In an age when each minute of our lives can be filmed, our every movement traced, our every purchase recorded and analyzed, many surely wonder whether surveillance technologies will be turned against us, used not only to monitor our petty vices, but limit our rights of assembly, speech, and movement. While these concerns may seem farfetched in Western democracies, citizens of most North American and European states now take comprehensive surveillance for granted. The most basic component of the surveillance state is the closed circuit television camera (CCTV). Although the omnipresence of these cameras lends them an air of banality and quiet benevolence, these machines should worry anyone who believes in the right to privacy.
The market for video surveillance only continues to grow. According to a 2011 report, the video surveillance market was projected to grow from $11.5 billion in 2008 to $37.5 billion in 2015. CNN claims that Manhattan contains 4,000 CCTV cameras, nearly half of Chicago’s 10,000. The ubiquity of CCTV cameras extends across the Atlantic. In Britain alone there is one surveillance camera for every eleven people.
According to the journalist Anna Minton, the arguments in favour of video surveillance have their roots in the idea of “defensible space” formulated by the American architect Oscar Newman. By giving communities clearly defined boundaries – like fences equipped with video surveillance technology – Newman hoped to provide residents with a “sense of ownership” while dissuading would-be criminals from entering their neighbourhoods. These ideas were especially popular with American and British policy makers during the 1970s and ‘80s, who put the concept of “defensible space” into practice with the adoption of Crime Prevention through Environmental Design and Secured By Design (SBD), respectively. Minton thinks that these measures do little to prevent crime. She also disputes the claim that CCTV cameras make people feel safe. Based on research she conducted in a London housing estate, Minton finds that while residents originally welcomed the use of CCTV cameras, gates, and internal doors, they also reported feeling increasingly anxious as a result of their implementation. In fact, hiring caretakers proved a much more effective means of building trust and ensuring security in housing estates.
As for their actual effectiveness, CCTV cameras do little to reduce crime. A 2008 study conducted by the Campbell Collaboration and funded by the British Home Office found that while the use of CCTV cameras –along with improved lighting and the presence of security guards- did lead to a modest play online blackjack for fun decrease in vehicle crimes in car parks, they had no effect on other crimes aside from leading to an increase in the reporting of violent crimes like assault and robbery. The study also concludes that CCTV cameras proved more effective in England than in any other country. Another study conducted in 2006 by the U.S Department of Justice found that while CCTV cameras helped reduce crime in small, well-defined sites like parking garages rather than in large areas like housing developments. The study also revealed that CCTV cameras were less effective in reducing violent crime. With regard to terrorism, these results demonstrate that CCTV cameras would not provide a suitable deterrent. Suicide bombers do not fear recognition for obvious reasons whereas those who wish to avoid recognition will simply conceal their faces or wear inconspicuous clothing –just like the perpetrators of ordinary violent crime.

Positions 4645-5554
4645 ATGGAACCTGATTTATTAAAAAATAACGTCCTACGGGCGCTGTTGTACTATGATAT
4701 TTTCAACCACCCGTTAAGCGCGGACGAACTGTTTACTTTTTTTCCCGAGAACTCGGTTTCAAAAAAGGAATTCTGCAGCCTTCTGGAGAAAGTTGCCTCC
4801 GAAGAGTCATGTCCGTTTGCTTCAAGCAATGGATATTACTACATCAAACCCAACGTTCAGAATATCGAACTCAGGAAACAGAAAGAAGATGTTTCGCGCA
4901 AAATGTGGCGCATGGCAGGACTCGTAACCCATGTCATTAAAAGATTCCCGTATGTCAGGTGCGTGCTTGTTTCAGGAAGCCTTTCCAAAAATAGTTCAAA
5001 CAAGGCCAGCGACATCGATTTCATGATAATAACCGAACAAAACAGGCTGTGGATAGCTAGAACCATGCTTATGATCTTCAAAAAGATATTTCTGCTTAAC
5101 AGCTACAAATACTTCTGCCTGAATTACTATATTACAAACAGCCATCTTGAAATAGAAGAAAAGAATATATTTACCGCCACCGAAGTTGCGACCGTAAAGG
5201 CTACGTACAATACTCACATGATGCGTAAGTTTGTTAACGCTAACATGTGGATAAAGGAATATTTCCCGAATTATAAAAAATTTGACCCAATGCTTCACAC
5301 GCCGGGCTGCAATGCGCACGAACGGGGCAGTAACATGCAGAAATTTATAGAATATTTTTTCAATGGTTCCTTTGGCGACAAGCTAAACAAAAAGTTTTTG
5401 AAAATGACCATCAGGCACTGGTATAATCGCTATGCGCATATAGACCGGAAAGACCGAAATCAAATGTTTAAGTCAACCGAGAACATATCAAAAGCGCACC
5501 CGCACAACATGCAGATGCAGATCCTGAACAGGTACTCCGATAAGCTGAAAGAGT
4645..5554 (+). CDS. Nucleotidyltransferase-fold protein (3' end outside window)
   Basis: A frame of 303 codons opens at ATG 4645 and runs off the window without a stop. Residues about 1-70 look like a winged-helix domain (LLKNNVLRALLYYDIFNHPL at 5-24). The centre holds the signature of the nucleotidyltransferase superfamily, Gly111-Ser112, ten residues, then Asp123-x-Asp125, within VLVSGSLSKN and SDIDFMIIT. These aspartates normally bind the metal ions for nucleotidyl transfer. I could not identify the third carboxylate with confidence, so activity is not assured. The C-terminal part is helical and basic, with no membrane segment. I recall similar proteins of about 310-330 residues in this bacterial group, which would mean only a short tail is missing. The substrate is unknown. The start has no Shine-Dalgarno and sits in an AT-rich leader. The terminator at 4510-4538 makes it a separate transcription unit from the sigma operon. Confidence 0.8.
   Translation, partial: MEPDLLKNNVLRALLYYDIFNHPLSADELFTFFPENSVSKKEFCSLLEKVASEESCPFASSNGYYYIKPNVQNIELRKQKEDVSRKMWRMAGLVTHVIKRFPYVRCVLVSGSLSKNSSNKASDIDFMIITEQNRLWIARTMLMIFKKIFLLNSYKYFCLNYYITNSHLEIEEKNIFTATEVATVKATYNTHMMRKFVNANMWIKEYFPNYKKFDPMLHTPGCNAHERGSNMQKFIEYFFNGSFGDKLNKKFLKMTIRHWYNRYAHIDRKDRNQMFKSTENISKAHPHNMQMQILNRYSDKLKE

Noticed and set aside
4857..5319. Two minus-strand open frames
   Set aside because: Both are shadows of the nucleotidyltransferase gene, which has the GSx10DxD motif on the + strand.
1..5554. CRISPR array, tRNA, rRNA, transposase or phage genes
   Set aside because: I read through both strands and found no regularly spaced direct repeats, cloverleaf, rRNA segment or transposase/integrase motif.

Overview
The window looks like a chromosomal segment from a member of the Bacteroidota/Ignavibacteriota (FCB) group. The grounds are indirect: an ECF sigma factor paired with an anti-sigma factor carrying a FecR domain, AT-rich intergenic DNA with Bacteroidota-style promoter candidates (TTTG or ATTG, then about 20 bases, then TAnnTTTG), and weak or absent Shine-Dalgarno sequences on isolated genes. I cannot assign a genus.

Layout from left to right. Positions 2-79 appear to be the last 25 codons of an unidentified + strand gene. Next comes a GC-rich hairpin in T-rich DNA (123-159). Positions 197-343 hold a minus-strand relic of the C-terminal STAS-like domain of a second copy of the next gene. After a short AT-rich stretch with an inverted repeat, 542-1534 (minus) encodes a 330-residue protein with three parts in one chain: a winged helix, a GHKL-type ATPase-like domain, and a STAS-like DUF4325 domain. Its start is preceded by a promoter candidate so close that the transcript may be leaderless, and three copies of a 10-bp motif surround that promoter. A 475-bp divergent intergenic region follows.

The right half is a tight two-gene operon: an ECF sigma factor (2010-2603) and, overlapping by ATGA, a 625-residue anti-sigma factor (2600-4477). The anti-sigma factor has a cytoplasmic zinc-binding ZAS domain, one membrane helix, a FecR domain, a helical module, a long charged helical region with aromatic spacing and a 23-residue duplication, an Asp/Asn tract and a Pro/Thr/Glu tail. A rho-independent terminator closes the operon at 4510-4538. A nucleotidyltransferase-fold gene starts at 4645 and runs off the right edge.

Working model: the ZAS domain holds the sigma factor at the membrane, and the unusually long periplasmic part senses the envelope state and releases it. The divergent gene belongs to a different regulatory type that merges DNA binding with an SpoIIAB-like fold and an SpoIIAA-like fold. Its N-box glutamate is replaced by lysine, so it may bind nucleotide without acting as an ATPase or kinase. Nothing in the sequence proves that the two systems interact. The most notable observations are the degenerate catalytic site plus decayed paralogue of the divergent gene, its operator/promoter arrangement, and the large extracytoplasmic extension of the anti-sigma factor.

The tepid nature of these results stands in stark relief to the potential for the abuse of video surveillance systems. A report published by the American Civil Liberties Union (ACLU) found that CCTV cameras facilitated the discriminatory targeting of minority groups, especially black people “who were between one-and-a-half and two-and-a-half times more likely to be surveilled than one would expect from their presence in the population.” CCTV cameras also make women easy targets for voyeurism. One British study cited by the ACLU report finds that “fully one in ten women were targeted for entirely voyeuristic reasons.”
Besides facilitating racism and voyeurism, CCTV cameras pose a significant threat to the privacy of all individuals. Under constant watch, citizens may feel compelled to refrain from eccentric behaviour, publicly identifying with alternative or unpopular political organizations and events, or wearing clothing – such as keffiyehs and headscarves – that may attract suspicion. Others, such as Arabs, Muslims, and black people will have to accept an additional opportunity for abuse at the hands of discriminatory police tactics. On a larger scale, one should consider the potential misuses of video surveillance in times of conflict or social upheaval. The ACLU report, for instance, reminds its readers that “the FBI – as well as many individual police departments across the nation – conducted illegal operations to spy upon and harass political activists who were challenging racial segregation and the Vietnam War.” Given the power to watch citizens whenever they leave their homes, these forces will enjoy even greater opportunity to monitor, harass, and intimidate dissenting voices.
-Martin de Bourmont